Racial Dispersion in Consumer Credit Interest Rates
U.S. Board of Governors of the Federal Reserve System
FEDS Working Paper No. 2007-28
Most of the literature exploring racial disparities in consumer credit markets focuses on the issue of access to loans. But the disparate terms on which loans are issued are equally revealing. In this paper, I examine disparities in a variety of consumer loan interest rates using a reduced-form framework. I find that interest rates on loans issued before the 1995 show a statistically significant degree of unexplained racial heterogeneity even after controlling for the financial costs of issuing debt. However, racial dispersion in rates falls off for loans originated after 1995.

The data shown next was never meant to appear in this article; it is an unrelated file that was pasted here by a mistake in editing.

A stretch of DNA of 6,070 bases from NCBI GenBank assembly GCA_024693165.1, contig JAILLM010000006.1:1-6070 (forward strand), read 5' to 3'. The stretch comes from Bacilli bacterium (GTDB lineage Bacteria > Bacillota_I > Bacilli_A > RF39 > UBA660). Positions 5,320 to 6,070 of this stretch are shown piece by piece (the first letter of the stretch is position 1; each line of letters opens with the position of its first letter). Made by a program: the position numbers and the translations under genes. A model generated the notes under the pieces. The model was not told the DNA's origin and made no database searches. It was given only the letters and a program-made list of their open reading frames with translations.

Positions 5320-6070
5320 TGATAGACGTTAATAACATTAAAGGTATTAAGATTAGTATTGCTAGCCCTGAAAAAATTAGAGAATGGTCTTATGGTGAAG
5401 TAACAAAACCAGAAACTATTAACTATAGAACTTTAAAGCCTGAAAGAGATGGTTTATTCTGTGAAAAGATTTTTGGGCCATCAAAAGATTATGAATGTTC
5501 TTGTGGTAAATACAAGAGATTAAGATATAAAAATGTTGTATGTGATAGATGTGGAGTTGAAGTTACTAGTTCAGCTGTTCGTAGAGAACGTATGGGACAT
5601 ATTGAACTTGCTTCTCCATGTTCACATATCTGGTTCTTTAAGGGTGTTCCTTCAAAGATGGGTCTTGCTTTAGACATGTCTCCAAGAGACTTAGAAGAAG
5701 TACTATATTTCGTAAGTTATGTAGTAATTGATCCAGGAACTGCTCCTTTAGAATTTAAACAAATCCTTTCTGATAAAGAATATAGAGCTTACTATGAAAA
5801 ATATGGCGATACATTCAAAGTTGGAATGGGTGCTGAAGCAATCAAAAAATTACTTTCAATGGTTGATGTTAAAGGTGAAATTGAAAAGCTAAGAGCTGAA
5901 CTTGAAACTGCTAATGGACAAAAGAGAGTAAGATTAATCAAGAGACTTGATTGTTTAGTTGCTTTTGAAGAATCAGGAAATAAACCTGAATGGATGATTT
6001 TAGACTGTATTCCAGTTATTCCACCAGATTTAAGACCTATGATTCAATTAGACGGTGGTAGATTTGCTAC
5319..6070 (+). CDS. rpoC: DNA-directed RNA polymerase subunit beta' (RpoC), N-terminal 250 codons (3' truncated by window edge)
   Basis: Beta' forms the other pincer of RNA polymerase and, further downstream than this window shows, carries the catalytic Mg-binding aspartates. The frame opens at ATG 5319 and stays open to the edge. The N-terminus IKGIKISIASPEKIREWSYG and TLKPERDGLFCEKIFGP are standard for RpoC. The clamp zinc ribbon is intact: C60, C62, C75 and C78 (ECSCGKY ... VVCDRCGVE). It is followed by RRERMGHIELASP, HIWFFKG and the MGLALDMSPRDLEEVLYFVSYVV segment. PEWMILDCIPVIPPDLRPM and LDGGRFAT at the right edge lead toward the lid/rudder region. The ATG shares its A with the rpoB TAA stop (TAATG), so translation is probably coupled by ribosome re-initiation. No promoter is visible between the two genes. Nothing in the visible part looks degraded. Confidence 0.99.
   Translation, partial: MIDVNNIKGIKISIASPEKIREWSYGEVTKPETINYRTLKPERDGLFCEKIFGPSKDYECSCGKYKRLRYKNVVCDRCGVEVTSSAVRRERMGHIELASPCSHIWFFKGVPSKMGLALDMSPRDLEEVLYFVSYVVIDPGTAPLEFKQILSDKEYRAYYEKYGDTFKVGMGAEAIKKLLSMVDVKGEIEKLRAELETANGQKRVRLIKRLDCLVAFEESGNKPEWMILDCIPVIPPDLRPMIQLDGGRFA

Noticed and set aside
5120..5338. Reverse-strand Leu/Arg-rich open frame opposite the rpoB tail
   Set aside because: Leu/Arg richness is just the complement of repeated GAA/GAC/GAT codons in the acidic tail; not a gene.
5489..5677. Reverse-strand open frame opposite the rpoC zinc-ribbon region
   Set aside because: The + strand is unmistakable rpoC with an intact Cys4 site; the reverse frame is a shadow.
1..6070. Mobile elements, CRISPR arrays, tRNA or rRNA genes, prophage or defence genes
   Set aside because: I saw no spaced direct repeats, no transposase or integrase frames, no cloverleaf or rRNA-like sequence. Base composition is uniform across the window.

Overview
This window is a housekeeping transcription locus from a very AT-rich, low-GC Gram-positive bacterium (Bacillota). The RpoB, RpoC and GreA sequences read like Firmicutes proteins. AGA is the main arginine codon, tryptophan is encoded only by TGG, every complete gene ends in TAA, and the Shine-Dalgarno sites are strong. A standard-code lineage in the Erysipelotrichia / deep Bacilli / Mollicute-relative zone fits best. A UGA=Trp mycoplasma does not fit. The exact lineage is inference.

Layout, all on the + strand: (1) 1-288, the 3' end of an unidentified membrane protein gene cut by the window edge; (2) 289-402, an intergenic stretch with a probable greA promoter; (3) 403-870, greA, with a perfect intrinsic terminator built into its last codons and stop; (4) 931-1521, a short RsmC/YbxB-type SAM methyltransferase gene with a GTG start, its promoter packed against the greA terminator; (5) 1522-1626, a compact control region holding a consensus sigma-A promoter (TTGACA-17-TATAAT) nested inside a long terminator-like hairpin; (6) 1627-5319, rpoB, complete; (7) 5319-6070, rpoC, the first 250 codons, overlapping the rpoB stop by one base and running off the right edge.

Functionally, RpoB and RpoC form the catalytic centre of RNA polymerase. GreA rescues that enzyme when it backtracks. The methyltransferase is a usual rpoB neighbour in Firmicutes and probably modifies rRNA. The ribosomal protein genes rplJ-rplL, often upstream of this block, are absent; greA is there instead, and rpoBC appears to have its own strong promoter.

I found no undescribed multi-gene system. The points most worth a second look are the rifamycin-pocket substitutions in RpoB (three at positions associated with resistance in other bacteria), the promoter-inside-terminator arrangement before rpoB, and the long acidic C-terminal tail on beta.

The unexplainable racial disparity in consumer loan rates issued before 1995 implies that in this earlier period minorities faced unaccountably higher interest-rate premiums on the order of - in two examples - 20 basis points for first mortgages and 80 basis points for automobile loans. Overall, evidence of unexplainable racial dispersion in interest rates is more robust among homeowners than renters.
Number of Pages in PDF File: 33
Keywords: Consumer debt, Consumer loan terms, racial discrimination
JEL Classification: D12, E21, G21, J15
Date posted: July 23, 2007